‘One of the big factors at play here is the need for people to interact socially with their work colleagues,’ says Stuart Kearn, founder and CEO at Clear Review.
‘Whilst we can get work delivered remotely and even collaborate effectively on projects using tech, we have an innate need for social relationships with our colleagues that go beyond transactional work conversations, and that is extremely hard to replicate virtually.
‘So, the longer that people work remotely, the more this lack of genuine connection has an impact on motivation and emotional well-being. It’s something we’ve seen become an increasing trend in our employee engagement surveys we have run.’
On an individual and social level, it’s important to reestablish your routines and pay attention to your self-care.
You’ll probably remember that at the beginning of the first lockdown, it took a while to find a routine that worked for you.
But, whether it was making sure you had a shower every morning, sticking to an online fitness plan, or scheduling zoom calls with friends, creating a schedule to stick to was a big help.
It’s important to find that again in this second lockdown. We might be half-way through, but that doesn’t mean it is too late to establish a self-care routine. And, as we will likely be facing restrictions of some sort even in to the new year, it makes sense to create long-term systems that will help you to cope.
How to avoid mental burnout in lockdown 2.0
Stuart Kearn shares his top tips for avoiding burnout during the second lockdown – which is particularly important when it comes to working from home:
Set a schedule and stick to it
If you are prone to logging on to to check emails in the evening, stop.
This will make it harder for you to disconnect from work and relax in downtime. Set your working hours and be strict in keeping to them. No weekend work!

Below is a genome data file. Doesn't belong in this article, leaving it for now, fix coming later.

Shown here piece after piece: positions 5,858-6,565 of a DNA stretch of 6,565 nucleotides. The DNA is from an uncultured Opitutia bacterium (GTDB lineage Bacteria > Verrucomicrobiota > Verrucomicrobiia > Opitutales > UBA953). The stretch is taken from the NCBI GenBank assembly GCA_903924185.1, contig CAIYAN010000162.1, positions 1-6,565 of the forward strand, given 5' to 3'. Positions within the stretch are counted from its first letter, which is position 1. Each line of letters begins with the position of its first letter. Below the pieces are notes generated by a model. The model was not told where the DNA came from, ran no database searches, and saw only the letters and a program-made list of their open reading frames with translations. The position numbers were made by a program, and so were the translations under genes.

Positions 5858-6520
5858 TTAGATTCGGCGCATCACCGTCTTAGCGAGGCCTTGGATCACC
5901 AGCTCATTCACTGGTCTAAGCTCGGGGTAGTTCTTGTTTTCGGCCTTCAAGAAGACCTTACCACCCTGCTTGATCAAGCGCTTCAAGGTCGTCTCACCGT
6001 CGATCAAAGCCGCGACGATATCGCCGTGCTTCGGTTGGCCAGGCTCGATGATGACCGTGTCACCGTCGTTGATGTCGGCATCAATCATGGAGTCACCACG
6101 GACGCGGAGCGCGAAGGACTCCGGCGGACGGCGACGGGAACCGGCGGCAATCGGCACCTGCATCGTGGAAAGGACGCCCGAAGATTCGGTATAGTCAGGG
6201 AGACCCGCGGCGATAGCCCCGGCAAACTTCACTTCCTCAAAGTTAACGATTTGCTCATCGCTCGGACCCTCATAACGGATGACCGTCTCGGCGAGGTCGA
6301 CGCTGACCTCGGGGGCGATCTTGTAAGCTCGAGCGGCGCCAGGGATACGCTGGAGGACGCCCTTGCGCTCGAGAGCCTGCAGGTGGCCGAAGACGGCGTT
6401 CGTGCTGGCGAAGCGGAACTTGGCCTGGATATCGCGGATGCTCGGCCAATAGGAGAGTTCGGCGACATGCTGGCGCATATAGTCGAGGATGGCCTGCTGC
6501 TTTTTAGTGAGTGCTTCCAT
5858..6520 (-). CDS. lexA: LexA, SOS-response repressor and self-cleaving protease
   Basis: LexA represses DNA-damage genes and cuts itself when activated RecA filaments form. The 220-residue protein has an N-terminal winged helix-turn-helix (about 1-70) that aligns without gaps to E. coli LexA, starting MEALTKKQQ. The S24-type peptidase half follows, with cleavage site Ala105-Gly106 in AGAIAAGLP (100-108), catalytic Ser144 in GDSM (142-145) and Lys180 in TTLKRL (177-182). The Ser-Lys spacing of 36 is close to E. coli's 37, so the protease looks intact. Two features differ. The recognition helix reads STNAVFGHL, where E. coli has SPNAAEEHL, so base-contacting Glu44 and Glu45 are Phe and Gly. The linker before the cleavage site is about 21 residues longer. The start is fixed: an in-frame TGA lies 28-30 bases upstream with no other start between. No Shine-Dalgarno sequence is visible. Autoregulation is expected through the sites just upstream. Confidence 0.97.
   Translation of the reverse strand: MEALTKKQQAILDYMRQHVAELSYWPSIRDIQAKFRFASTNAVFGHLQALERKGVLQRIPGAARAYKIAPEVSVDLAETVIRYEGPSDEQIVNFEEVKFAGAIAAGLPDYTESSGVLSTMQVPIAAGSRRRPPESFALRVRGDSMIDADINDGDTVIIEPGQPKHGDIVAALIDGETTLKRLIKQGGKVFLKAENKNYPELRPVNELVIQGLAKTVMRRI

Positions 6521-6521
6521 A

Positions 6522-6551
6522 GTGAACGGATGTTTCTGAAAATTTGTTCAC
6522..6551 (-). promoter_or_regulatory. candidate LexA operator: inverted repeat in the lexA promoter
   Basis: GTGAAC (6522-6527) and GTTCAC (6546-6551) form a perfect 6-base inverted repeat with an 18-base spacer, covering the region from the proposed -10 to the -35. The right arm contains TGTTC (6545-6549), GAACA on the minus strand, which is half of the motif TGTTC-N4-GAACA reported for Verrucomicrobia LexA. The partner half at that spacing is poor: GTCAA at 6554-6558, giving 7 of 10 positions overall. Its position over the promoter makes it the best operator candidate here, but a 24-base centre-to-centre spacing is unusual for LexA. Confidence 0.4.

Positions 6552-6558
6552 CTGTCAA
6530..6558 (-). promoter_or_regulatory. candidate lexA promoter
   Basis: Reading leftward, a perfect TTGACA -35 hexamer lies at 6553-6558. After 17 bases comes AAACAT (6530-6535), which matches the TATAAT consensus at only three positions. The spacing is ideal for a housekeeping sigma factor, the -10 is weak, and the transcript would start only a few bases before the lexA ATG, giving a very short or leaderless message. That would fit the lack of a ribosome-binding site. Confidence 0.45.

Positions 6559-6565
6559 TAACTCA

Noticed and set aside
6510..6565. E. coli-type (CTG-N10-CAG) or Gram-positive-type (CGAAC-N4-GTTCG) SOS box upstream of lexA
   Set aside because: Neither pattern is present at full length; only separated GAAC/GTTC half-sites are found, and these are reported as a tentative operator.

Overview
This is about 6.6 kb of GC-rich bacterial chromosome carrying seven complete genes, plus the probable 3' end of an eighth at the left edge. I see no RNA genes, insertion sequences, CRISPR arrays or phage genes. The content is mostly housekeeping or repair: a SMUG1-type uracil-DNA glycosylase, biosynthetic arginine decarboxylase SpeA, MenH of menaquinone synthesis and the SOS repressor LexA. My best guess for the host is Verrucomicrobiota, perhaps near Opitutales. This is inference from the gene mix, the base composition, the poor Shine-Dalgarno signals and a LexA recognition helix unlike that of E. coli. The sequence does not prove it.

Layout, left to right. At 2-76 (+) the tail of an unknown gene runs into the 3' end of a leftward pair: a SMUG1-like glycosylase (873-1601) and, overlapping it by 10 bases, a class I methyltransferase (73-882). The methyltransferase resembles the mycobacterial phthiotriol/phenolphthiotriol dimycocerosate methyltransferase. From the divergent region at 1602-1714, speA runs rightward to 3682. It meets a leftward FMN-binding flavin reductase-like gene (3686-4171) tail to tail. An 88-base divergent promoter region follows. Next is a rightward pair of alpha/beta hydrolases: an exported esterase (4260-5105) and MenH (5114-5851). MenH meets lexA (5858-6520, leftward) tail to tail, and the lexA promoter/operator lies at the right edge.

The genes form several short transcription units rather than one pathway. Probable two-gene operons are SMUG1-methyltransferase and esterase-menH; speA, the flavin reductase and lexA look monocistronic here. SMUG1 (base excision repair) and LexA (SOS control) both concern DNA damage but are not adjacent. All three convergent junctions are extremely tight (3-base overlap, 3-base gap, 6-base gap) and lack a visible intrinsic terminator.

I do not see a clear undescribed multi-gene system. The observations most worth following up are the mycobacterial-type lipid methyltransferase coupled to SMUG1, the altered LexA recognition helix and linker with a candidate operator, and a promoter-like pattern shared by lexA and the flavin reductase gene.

Take regular breaks
Increased time at home means more screen time for many as we work from home during the day and watch a series on Netflix during the evening.
Increased screen time has been linked to anxiety so make sure you take breaks. Take five minutes in the garden or go for a walk on your lunchbreak.
In an evening, consider reading a book or playing a board game with family.
Don’t lose out on human interaction
Checking in with colleagues, family or friends via a quick video can boost our mood and significantly improve our mental health.
Take a day off here and there
Many feel they don’t want to waste annual leave if they can’t go on holiday, but taking a day off can really help you disconnect if you are feeling overwhelmed.·
Practice self-care – both physically and mentally
Fitting in workouts can be a great way to improve both body and mind.
After the first lockdown, many of us had a tantalising taste of freedom.
Even if restrictions weren’t ever completely lifted where you live, we could still go to non-essential shops, eat in restaurants, some had the opportunity to mix households and see loved ones.
To have these restrictions reinstated after having a short glimpse of normality can feel even harder. It was a reminder of what we are missing.
But remember, there is positive news to focus on. This month we have had the incredible news of a vaccine which could mean the end of this pandemic might not be too far away.
In the meantime, look after yourself, reestablish your own healthy coping menchanisms, and speak to family, friends or your GP if you are really struggling.